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 Table of Contents  
ORIGINAL ARTICLE
Year : 2017  |  Volume : 9  |  Issue : 5  |  Page : 82-84  

A comparative evaluation of bifidobacteria levels in early childhood caries and severe early childhood caries


Department of Pedodontics and Preventive Dentistry, Vinayaka Missions Sankarachariyar Dental College, Salem, Tamil Nadu, India

Date of Web Publication27-Nov-2017

Correspondence Address:
Suraj Nair
Department of Pedodontics and Preventive Dentistry, Vinayaka Missions Sankarachariyar Dental College, NH 47, Sankari Main Road, Salem - 636 308, Tamil Nadu
India
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Source of Support: None, Conflict of Interest: None


DOI: 10.4103/jpbs.JPBS_75_17

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   Abstract 


Background: Bifidobacteria levels in saliva were found to be significantly correlated in adults with dental caries but less information available in the literature regarding its role in children. Aim: The aim is to compare the salivary levels of Bifidobacteria in children who are caries free with that of early childhood caries (ECC) and severe ECC (S-ECC). Materials and Methods: Saliva was collected using the tongue-loop method from a total of 60 children between the age group of 3–5 years and they were further divided into 3 groups. In addition, the age and gender of the children, sugar amount in diet, sugar frequency in diet, were recorded. Results: Bifidobacteria was isolated from all the three groups, but more were from S-ECC, followed by ECC and very few cases of caries-free children and was found to statistically significant (P < 0.001). Salivary levels of Bifidobacteria were significantly correlated with amount of sugar in the diet and frequency of sugar consumption. Conclusions: Salivary levels of Bifidobacteria were significantly associated with S-ECC and ECC, followed by caries free group. In future, it can be used as a salivary marker for caries risk assesment.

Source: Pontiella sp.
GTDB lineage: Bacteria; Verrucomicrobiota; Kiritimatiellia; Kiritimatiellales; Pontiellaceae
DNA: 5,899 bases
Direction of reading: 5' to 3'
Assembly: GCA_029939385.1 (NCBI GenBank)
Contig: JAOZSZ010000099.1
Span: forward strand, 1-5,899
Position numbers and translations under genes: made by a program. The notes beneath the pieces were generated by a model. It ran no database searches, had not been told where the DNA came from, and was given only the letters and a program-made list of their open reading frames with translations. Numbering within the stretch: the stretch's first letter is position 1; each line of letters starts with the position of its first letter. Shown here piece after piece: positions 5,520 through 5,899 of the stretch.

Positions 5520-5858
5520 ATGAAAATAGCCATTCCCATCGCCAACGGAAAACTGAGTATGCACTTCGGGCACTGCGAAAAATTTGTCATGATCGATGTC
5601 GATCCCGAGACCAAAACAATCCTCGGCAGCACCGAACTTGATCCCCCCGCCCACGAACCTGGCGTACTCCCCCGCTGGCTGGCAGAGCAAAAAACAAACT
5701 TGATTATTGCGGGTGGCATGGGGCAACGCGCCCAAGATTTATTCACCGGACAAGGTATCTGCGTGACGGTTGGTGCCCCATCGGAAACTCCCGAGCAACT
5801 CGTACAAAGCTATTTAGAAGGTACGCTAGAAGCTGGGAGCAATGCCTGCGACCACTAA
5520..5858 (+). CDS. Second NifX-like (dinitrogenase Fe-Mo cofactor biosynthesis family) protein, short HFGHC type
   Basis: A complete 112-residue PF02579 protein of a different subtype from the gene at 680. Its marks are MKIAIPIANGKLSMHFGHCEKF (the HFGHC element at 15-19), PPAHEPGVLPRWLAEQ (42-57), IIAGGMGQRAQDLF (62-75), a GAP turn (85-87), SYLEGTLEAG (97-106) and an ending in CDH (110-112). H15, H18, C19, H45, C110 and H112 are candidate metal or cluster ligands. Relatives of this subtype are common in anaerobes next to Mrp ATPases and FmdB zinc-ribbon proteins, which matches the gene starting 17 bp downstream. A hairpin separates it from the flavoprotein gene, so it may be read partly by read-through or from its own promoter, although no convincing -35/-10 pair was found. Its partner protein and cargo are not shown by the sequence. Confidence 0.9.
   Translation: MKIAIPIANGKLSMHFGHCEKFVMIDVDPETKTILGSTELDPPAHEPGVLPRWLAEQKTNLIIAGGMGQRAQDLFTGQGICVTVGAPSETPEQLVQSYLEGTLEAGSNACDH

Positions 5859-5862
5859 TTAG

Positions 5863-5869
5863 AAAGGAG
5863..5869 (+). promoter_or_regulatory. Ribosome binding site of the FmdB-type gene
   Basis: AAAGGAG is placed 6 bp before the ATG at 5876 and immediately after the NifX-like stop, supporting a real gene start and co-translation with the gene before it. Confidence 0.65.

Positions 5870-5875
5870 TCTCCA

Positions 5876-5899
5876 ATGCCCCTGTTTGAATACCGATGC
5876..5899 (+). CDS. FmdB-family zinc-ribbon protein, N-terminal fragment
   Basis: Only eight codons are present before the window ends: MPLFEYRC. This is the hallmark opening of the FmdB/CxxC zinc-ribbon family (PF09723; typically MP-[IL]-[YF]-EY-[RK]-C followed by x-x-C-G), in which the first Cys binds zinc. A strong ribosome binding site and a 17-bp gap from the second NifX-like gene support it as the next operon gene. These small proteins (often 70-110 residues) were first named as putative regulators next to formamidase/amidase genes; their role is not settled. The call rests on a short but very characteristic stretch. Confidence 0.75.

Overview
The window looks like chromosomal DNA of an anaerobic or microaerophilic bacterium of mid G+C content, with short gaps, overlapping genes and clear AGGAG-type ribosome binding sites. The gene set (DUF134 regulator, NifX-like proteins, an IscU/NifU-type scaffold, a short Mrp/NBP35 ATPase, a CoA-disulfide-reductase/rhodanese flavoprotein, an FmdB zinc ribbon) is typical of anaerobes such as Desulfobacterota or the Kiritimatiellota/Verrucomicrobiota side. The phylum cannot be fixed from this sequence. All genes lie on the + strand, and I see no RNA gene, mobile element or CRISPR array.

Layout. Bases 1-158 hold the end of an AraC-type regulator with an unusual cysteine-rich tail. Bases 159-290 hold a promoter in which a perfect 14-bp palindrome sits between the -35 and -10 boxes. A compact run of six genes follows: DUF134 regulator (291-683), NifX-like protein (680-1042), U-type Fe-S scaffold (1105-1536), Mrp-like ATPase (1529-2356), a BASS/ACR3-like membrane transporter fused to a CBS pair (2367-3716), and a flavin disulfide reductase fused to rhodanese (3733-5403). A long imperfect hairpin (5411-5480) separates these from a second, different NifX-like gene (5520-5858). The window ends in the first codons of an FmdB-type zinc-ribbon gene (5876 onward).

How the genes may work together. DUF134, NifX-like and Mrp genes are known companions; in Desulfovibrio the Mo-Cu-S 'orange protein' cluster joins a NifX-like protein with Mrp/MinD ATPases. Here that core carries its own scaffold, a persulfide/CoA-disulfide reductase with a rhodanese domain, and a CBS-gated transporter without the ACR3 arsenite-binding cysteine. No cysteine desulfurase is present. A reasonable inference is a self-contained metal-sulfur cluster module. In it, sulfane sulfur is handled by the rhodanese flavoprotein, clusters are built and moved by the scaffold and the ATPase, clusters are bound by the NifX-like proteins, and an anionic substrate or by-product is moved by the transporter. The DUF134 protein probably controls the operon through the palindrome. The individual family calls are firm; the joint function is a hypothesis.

Keywords: Bifidobacteria, early childhood caries, severe early childhood caries


How to cite this article:
Nair S, Kumar V S, Krishnan R, Rajan P. A comparative evaluation of bifidobacteria levels in early childhood caries and severe early childhood caries. J Pharm Bioall Sci 2017;9, Suppl S1:82-4

How to cite this URL:
Nair S, Kumar V S, Krishnan R, Rajan P. A comparative evaluation of bifidobacteria levels in early childhood caries and severe early childhood caries. J Pharm Bioall Sci [serial online] 2017 [cited 2019 Sep 22];9, Suppl S1:82-4. Available from: http://www.jpbsonline.org/text.asp?2017/9/5/82/219296




   Introduction Top